Natural Products Center Partners with Center for Water and Wetland Resources for Research

OXFORD, Miss. — Two University of Mississippi research centers with
very different missions are collaborating on a slate of projects with
the goal of discovering and developing natural products for new
applications in health, agriculture and ecological preservation.

The National Center for Natural Products Research and the Center for
Water and Wetland Resources are teaming up to work on the conservation
and utilization of plants for health and environmental protection,
cultivation of medicinal plants and other commercially important
botanicals as potential new crops for Mississippi farmers, discovery of
natural products that may be used as pesticides and environmental
toxicological studies.


Larry Walker, director of the National Center for Natural Products Research, Ikhlas Khan, associate director of NCNPR, and Ray Highsmith, director of the Center for Water and Wetlands Resources.

“This partnership is a significant step forward in developing our long-term goals of establishing major research programs at the Field Station,” said Ray Highsmith, director of the UM Field Station and CWWR. “We are particularly interested in programs in which we can interact on a scientific basis, such as the control of invasive species or discovery of new products from plants, animals and microbes, and not just provide space. That is what is so exciting about this partnership.”

The CWWR is a relatively new research center at the UM Field Station, established to investigate water as a national resource and its role in ecosystem functions, such as transport of sediments and creation of valuable habitats. The Field Station offers opportunities for research in aquatic and terrestrial ecology. Located 11 miles northeast of the Oxford campus, the 740-acre station lies in a scenic, three-mile-long, V-shaped valley surrounded by wooded hills and teeming with natural springs and seeps.

“We recognize the great value of the resource afforded to us in integrating our work with the expertise and programs of the CWWR, as well as both the laboratory and field facilities,” said Larry Walker, NCNPR director. “This partnership gives us avenues to expand our own research and explore new directions with the CWWR.”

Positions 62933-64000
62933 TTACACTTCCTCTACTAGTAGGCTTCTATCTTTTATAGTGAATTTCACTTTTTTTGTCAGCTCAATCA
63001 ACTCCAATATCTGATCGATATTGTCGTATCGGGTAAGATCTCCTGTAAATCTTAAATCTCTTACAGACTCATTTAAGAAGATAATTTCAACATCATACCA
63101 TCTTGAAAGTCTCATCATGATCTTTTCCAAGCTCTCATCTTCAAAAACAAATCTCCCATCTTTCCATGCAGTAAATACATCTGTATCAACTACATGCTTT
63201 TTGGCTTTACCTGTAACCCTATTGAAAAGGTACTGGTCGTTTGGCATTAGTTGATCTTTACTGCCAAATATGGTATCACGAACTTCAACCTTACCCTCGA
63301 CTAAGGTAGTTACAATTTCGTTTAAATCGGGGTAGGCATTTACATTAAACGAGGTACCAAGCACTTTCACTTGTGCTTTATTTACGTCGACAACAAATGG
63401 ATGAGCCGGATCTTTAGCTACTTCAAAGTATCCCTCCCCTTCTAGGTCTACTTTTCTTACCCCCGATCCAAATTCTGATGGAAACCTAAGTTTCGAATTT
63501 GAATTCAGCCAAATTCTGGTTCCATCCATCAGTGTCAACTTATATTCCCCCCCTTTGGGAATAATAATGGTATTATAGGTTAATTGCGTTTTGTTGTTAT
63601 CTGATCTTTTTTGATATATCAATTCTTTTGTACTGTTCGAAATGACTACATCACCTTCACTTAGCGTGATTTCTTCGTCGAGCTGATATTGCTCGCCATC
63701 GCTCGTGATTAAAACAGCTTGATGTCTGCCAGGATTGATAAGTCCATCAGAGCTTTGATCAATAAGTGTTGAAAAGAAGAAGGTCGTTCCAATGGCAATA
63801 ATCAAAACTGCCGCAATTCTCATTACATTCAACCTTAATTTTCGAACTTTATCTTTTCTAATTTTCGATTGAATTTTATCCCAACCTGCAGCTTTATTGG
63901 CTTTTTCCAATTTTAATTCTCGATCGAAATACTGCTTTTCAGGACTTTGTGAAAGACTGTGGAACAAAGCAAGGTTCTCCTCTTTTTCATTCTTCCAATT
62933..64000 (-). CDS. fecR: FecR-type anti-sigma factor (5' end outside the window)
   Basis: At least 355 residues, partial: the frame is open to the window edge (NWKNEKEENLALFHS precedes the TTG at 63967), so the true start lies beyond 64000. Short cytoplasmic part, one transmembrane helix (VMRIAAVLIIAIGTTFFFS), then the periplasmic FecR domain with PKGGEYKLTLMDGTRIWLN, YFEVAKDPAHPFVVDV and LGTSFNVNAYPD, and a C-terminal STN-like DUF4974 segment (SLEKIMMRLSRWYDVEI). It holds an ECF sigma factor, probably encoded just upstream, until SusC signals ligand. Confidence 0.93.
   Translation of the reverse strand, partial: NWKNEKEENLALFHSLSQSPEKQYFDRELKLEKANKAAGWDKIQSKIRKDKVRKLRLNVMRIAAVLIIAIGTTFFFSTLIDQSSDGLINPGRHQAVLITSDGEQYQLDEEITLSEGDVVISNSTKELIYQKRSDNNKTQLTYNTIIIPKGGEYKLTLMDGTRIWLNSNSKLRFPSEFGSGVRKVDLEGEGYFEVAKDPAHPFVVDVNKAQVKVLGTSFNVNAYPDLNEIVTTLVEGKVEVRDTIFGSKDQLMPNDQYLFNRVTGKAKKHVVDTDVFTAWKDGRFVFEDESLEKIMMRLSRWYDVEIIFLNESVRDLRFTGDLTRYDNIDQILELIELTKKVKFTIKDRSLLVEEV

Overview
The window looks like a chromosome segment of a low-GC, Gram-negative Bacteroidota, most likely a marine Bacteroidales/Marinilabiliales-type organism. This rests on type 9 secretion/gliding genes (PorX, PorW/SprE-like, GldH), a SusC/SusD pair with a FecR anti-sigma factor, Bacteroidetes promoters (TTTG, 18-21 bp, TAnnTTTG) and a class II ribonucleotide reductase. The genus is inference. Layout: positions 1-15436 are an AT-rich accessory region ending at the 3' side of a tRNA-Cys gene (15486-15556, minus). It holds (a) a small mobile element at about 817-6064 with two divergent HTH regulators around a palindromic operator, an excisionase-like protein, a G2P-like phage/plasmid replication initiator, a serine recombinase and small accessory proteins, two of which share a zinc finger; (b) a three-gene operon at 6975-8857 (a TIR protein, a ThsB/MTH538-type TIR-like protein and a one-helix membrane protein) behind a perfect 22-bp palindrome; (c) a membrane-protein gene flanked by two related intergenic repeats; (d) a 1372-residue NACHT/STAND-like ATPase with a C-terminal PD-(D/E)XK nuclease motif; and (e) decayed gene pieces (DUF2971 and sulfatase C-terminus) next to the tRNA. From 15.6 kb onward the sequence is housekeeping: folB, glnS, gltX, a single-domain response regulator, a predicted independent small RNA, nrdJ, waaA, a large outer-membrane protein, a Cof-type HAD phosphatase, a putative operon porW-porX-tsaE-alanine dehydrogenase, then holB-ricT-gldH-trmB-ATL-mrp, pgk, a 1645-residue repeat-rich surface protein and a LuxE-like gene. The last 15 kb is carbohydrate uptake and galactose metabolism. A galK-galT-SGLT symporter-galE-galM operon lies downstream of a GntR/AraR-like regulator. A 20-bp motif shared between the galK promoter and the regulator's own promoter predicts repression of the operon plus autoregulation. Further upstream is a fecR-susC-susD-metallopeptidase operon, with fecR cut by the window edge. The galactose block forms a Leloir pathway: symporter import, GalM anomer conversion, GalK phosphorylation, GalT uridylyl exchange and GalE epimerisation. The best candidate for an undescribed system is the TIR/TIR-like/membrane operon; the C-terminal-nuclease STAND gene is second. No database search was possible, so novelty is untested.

A division of the university’s Research Institute of Pharmaceutical Sciences, NCNPR is the nation’s only university research center devoted to improving human health and agricultural productivity through the discovery, development, and commercialization of pharmaceuticals and agrochemicals derived from plants, marine organisms and other natural products.

As part of the research partnership, NCNPR scientists Ikhlas Khan and Rita Moraes have been granted joint appointments with the CWWR. Khan, assistant director of NCNPR, is serving as research professor and coordinator of natural products research at CWWR. Khan also is director of the U.S. Food and Drug Administration partnership at NCNPR that is developing standards for the safety and quality of botanical dietary supplements.

Moraes began cultivating plants of interest to NCNPR scientists at the Field Station about three years ago, and that initial relationship was the seed that led to this much broader relationship. Her research focuses on the potential health benefits and farming opportunities of yacon, a South American tuberous plant, and echinacea (purple coneflower) and its chemical variants.

Immediate plans call for additional technical and scientific staffing at the Field Station as the program builds. In particular, new funding from the USDA Agricultural Research Service for research focused on natural products pesticides/interventions (such as preventing mate recognition) will require a new team composed of an insect toxicologist joined by postdoctoral assistants and chemistry lab technicians.

Long-range plans call for the establishment of a botanical garden at the Field Station.

“It is exciting to have these two centers partnering,” said Alice Clark, vice chancellor for research and sponsored programs. “Their complementary expertise will lead to new insights that will improve the health of people and their environments.”

For more information on NCNPR, go to For more information on CWWR or the Field Station, go to .